Given the amount of unit development within the CBD that is in West Ward, it is likely that West Ward will need to divest some electors. Areas that could be at risk of moving to another Ward are the ‘Flower’ Streets (Mills Lane to Ashley St) and between Chatswood Park and Mowbray Rd. However, other configurations are also possible.

 

Daft (?) Parking Strategy

Willoughby City Council is seeking community feedback on the proposed Draft ParkingStrategyStreet Parking Strategy, which aims to optimise street parking, and offer greater choice to residents, visitors and workers about how, why and where they park.
The Draft Street Parking Strategy is made up of six different parking policies, which
cover all aspects of on-street parking needs within the City – from residential, to
commuter, business and long stay options, as well as specific needs for motorcycles, trades people, people with disabilities, carers and car share.

The Draft Street Parking Strategy aims to:

  • Optimise street parking capacity by encouraging greater turnover of parking spaces
  • Provide equitable sharing of existing street parking spaces among users
  • Maintain access to local services and amenities
  • Manage parking allocation for motorcycles
  • Improve street parking requirements for trade worker vehicles
  • Encourage developers to consider the need for construction and trade vehicle parking prior to construction
  • Manage parking allocation for car share schemes
  • Encourage and improve access to alternative and active transport modes
  • Manage demand and provision for long-stay employee parking
  • Re-address the allocation of street parking for residents, visitors and carers

Council is proposing to

  • Increase and/or decrease parking fees – via an adjustable pay-parking system to manage street parking
  • Increase resident parking permits to up to three cars per household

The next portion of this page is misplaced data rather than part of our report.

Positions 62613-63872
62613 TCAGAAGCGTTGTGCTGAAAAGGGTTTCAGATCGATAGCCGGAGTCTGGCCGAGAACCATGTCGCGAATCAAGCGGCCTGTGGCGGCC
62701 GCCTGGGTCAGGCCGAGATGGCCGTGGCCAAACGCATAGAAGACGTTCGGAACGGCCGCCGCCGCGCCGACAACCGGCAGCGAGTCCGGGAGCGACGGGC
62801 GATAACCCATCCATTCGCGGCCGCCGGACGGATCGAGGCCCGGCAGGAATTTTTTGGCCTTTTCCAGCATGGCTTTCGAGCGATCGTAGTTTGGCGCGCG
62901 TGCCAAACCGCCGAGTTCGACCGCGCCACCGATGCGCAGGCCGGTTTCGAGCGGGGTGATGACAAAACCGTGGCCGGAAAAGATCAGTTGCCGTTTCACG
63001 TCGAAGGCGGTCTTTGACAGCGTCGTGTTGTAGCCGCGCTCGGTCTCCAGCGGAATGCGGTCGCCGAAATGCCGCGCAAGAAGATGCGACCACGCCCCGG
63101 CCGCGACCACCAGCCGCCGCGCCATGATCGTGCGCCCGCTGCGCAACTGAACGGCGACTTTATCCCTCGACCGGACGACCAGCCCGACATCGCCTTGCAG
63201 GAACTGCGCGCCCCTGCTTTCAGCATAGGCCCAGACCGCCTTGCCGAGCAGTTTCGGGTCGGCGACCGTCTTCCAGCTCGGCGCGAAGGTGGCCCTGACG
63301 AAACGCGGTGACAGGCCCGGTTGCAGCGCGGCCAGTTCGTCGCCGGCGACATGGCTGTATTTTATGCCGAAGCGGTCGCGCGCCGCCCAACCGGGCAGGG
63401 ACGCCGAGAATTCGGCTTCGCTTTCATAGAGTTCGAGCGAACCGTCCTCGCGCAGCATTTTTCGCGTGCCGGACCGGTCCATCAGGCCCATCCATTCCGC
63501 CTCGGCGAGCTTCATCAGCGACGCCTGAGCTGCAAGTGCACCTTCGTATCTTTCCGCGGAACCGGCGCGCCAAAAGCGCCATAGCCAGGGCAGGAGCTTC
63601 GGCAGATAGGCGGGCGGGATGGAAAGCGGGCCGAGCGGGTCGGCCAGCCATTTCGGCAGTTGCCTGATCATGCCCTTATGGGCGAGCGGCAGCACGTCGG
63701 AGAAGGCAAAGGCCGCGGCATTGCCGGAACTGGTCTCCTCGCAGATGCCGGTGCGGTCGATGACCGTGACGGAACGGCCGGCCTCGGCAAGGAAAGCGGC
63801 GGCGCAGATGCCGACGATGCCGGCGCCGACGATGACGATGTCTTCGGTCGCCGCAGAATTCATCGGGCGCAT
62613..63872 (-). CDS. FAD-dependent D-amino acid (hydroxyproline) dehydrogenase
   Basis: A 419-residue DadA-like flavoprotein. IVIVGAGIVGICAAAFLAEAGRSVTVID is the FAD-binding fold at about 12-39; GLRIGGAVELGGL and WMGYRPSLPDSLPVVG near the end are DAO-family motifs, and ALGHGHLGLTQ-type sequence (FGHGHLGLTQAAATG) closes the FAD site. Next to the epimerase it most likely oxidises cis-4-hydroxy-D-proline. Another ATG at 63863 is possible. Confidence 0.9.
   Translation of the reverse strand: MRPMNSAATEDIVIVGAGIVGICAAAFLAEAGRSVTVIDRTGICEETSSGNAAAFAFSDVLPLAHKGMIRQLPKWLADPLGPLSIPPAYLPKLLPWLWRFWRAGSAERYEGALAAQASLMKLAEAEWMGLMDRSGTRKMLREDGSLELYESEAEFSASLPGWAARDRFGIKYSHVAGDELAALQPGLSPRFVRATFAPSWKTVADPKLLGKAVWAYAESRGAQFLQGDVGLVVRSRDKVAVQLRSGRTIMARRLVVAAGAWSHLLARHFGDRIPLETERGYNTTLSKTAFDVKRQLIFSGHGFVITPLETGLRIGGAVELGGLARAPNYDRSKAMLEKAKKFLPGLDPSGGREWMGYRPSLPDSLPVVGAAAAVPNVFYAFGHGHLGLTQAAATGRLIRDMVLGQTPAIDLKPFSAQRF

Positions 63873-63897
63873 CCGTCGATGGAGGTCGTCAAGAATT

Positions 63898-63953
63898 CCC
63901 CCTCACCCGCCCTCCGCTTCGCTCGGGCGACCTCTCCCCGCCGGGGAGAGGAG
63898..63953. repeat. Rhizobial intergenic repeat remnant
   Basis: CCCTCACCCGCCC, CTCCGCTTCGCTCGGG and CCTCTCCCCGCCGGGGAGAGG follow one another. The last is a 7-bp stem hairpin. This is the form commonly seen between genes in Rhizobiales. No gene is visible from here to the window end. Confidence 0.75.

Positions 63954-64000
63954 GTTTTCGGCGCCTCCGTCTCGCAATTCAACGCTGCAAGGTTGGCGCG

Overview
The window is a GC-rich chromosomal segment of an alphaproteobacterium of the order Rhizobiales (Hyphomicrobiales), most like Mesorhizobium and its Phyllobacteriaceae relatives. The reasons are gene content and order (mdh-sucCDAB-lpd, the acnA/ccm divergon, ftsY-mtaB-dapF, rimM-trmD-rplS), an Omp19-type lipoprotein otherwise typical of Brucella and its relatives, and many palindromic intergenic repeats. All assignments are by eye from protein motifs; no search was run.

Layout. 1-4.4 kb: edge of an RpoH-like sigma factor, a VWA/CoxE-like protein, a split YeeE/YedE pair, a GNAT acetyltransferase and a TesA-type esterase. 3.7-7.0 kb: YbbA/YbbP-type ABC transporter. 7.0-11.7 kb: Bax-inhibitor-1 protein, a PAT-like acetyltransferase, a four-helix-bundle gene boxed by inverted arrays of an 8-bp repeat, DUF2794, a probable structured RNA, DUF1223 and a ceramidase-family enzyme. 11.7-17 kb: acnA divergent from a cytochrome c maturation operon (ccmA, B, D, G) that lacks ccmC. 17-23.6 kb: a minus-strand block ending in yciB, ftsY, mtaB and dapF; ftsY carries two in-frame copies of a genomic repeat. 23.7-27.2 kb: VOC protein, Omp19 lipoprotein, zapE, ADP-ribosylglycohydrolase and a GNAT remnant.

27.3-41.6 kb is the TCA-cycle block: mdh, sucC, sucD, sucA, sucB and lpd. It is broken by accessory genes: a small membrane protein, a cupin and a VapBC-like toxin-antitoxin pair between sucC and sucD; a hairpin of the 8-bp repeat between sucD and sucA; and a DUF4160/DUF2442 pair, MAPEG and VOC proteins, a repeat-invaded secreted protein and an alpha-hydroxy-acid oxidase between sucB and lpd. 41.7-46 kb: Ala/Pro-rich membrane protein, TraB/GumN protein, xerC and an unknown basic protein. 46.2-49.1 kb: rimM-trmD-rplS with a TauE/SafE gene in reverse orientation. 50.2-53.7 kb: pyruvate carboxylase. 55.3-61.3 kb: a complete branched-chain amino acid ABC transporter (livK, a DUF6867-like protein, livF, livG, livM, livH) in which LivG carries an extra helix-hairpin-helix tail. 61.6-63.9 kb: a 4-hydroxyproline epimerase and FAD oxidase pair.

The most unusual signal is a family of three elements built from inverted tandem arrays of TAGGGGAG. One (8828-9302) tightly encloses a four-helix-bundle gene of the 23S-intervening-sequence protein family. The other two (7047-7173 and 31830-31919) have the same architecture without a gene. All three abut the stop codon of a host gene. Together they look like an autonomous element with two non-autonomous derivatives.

• Introduce visitor parking permits
  • Provide improved security and additional parking, through various means, for motorcycles
  • Allocate a proportion of available street parking to long-stay visitors and managing demand through pay-parking charges
  • Vary parking prices and restrictions to optimise the turn over of parking spaces in major shopping areas

Have Your Say
Find out more, and provide feedback via survey until Thursday 31 July at
http://www.haveyoursaywilloughby.com.au

Attend a Public Meeting:

7pm, Thursday 12 June – St Leonard’s Catholic Church Hall, 43 Donnelly Road, Naremburn

7pm, Thursday 19 June – Dougherty Community Centre, 7 Victor Street, Chatswood

7pm, Thursday 26 June – The Willis Recreation and Sport Centre, 325A Eastern Valley Way, Castle Cove

2pm, Saturday 12 July – Willoughby Uniting Church Hall, 10 Clanwilliam Street, Willoughby

If you do not understand this document, phone 9777 1000 to discuss with Council staff, or visit Council’s Administration Building at 31 Victor Street, Chatswood (8.30am-5pm, Monday to Friday).

Alternatively phone the Translating & Interpreting Service on 131 450.

You can also provide feedback in writing by Thursday 31 July to:
The General Manager
Willoughby City Council
31 Victor Street
Chatswood NSW 2067